High salt levels in ready made Sunday lunch warning
Including too many ready-made items in a Sunday roast could lead to excessive salt intake, says research from a health charity.
In a survey of 600 supermarket products, Consensus Action on Salt and Health (CASH) found that unnecessary amounts of salt are being hidden in certain items of prepared food.
But cooking and preparing fresh food reduces levels dramatically, it says.
UK supermarkets say they are leading the way in salt reduction in Europe.
Consensus Action on Salt and Health (CASH) said a family Sunday roast can be a "balanced and healthy" meal.
But it found that choosing all ready-made products for a typical Sunday lunch - meat, vegetables and condiments - could result in nearly 10 grams of salt being consumed.
An adult's daily maximum recommended salt intake is 6g.
But if people read the labels and buy fresh meat and veg, it is also possible to cook a roast dinner with less than 2g of salt, CASH says.
This salt content is almost six times less than the total for the saltiest products.
Some of the saltiest products CASH found were a peppered beef brisket joint with mustard and pepper stuffing from Asda (2.3g per 212.5g portion), Tesco Finest root vegetable mash (1.6g per 250g portion) and Sainsbury's red cabbage (1.01g per 150g portion).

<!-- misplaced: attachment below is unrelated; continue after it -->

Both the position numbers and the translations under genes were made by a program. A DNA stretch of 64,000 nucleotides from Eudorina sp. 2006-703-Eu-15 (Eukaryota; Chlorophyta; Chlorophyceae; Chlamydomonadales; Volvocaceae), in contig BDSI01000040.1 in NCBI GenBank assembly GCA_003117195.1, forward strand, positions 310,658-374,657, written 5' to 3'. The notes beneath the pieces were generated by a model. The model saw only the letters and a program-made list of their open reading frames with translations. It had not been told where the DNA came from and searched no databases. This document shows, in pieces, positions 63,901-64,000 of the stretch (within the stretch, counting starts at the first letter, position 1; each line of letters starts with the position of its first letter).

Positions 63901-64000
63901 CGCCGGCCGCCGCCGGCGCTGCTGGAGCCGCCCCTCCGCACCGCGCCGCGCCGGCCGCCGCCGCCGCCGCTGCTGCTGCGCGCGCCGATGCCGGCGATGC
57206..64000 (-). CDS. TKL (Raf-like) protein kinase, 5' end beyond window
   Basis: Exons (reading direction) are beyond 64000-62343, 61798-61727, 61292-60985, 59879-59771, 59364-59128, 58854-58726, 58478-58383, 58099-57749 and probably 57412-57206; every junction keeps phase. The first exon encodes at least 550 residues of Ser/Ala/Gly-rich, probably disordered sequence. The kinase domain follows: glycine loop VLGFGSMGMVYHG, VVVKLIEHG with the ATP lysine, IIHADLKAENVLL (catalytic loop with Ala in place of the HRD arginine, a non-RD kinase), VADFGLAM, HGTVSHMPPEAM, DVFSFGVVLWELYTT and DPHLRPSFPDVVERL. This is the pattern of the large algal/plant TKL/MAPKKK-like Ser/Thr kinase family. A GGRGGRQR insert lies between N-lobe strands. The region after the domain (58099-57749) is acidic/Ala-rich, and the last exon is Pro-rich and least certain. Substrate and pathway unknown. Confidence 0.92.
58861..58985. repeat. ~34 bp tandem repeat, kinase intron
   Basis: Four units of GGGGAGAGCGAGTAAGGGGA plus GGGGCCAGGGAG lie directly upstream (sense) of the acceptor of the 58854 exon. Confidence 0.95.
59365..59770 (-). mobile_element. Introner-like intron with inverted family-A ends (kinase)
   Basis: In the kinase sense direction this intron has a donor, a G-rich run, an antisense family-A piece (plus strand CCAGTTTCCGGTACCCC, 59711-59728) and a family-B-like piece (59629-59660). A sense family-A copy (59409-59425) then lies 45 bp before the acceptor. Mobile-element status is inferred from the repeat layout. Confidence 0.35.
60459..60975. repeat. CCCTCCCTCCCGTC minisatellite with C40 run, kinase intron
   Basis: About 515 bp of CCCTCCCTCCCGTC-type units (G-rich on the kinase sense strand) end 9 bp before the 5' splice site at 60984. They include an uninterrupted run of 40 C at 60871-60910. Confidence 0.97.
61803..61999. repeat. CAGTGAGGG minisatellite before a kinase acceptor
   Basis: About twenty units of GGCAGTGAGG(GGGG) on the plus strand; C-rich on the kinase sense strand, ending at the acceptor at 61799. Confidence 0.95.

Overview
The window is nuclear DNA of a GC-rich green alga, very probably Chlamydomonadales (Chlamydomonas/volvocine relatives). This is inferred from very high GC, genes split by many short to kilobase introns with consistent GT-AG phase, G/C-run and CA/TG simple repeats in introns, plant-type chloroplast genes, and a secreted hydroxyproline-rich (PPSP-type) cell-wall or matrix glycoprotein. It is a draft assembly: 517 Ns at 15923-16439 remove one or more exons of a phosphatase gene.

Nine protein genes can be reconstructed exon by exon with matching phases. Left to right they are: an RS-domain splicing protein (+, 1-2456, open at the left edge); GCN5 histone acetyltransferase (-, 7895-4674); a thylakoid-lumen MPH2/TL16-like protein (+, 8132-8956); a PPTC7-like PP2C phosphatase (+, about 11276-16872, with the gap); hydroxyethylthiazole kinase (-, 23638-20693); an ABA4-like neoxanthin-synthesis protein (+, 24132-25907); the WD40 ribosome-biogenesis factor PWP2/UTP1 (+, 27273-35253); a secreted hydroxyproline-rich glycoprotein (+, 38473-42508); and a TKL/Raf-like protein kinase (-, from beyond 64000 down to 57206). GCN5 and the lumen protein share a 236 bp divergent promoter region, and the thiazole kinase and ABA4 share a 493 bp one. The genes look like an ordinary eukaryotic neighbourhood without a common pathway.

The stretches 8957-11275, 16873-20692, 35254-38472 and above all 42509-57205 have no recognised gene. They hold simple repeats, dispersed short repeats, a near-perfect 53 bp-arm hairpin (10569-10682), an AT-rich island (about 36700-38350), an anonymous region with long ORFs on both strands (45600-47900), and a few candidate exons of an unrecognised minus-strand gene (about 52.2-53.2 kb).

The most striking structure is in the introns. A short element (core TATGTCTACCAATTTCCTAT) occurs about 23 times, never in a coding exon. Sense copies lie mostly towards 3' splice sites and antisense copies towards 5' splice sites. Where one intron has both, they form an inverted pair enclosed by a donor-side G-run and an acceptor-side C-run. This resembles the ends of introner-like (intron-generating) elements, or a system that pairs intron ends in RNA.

A portion of Morrison's English mustard contains 0.5g of salt, as much as a packet of crisps.
Just a trace
However, CASH's survey also found many pre-prepared products which were low in or contained only a trace of salt.
Asda's butter-basted chicken breast joint contains only 0.3g of salt per portion.
And it found Sainsbury's buttered green vegetables and Tesco Value Yorkshire puddings contained just a trace of salt.
Sarah Cordey from the British Retail Consortium said the survey disregarded the large amount of fresh food customers use when preparing a Sunday meal.
She said the big supermarkets are doing "all they can" to reduce salt content.
"Our members are Europe's leaders in salt reduction and have made excellent progress in the last decade.
"The Food Standards Agency has found supermarkets' own-brand goods contain less salt than their branded equivalents," she said.
"Stores are keen to help customers achieve healthier diets.
"Retailers continue to lead the way on providing clear and detailed nutritional labelling on food products to give consumers all the information they need to make the choices that are right for them."
However Professor Graham MacGregor from the Wolfson Institute of Preventive Medicine, and chairman of CASH, said they should do more.
"Unnecessary amounts of salt are still being hidden in our food," he said.
"This puts both adults and children at risk of developing high blood pressure which causes strokes, heart attacks and heart failure, the commonest cause of death and disability in the UK.
"It is the food industry's responsibility to take the salt out."